• Average annual recharge for the watershed is around 8 inches. Despite the lower average for 2016, the region has an abundance of groundwater.

What are we seeing in 2017?

We’re not even halfway through the year, and precipitation and runoff are trending above average. At the end of May, MCD had recorded nine high water events this year, which is above average for the entire year. MCD recorded only five high water events during all of 2016.

MCD defines a high water event as a time when:

  • Any single dam goes into storage, meaning the elevation of the water upstream of the dam exceeds the top of the dam’s conduit.
  • Or the river at any of our cities reaches an “action stage” as defined by the MCD Emergency Action Plan, such as closing a floodgate.

All of the dams except Huffman Dam have stored floodwaters at least once this year:

  • Germantown Dam – 7 storage events
  • Englewood Dam – 9 storage events
  • Lockington Dam – 1 storage event
  • Taylorsville Dam – 1 storage event

According to the National Oceanic and Atmospheric Administration’s Ohio River Forecast Center, there’s an equal chance of above- or below-average precipitation for the next three months. Beyond that, it’s anyone’s guess.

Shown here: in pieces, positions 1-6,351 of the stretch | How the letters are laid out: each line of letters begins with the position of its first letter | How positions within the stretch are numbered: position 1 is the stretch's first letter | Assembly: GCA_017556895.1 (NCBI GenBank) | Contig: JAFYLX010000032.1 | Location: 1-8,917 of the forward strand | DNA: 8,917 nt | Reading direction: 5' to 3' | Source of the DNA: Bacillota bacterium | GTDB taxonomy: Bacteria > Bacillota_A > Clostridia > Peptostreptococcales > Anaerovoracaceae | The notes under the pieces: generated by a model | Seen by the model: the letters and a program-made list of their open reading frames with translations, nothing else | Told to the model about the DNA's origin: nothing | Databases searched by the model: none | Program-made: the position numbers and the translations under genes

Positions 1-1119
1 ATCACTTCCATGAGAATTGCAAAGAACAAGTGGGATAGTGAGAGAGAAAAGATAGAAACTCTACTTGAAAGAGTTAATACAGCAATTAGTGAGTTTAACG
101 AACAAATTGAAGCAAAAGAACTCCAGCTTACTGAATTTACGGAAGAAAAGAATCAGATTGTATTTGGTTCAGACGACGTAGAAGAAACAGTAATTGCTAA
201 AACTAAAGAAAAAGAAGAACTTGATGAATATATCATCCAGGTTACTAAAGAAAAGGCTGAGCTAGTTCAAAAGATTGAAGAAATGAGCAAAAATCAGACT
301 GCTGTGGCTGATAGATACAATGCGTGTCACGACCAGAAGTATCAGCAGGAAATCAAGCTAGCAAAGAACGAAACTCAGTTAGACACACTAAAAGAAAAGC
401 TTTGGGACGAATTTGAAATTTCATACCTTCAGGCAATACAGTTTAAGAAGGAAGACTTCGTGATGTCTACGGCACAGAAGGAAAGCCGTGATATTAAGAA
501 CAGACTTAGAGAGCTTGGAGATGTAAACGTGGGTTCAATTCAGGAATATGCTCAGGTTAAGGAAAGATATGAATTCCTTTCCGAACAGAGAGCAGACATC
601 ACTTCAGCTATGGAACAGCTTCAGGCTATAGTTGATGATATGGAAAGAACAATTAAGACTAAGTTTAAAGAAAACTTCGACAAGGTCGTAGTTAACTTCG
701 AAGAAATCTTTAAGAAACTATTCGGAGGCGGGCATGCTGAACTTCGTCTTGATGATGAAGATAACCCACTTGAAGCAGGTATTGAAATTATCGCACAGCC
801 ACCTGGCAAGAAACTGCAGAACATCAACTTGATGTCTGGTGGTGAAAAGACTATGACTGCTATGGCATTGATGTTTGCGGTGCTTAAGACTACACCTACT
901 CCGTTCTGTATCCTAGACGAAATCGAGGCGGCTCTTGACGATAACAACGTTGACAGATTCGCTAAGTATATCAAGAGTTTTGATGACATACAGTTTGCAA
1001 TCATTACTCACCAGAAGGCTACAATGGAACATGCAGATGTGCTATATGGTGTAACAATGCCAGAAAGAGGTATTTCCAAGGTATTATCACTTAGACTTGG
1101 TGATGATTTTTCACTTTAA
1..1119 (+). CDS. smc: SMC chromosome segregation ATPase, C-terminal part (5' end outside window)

Region’s water levels more stable than other parts of the U.S.

By Mike Ekberg, MCD water resources manager

Stories about droughts, water shortages, and aquifers drying up are in the news with regularity these days, especially in places throughout the western United States.

What are the chances that our aquifer could run dry? Are the water levels in the Great Miami River Watershed and its buried valley aquifer increasing, declining or staying the same?

According to the measurements taken by MCD over the last 30 years, the water supplies in the Great Miami River (GMR) Watershed are in what’s called a steady state. That means the amount of water that flows into and out of the watershed – the 4,000 square miles of land that drain to the Great Miami River – is relatively constant over the last 30 years.

2014 Great Miami River Watershed precipitation totals

2014 Great Miami River Watershed precipitation totals

In 2014, the Great Miami River Watershed received 39.05 inches of rain and snowmelt (inflows) – which matches the long-term average. That amount of water equals 2.7 trillion gallons of water.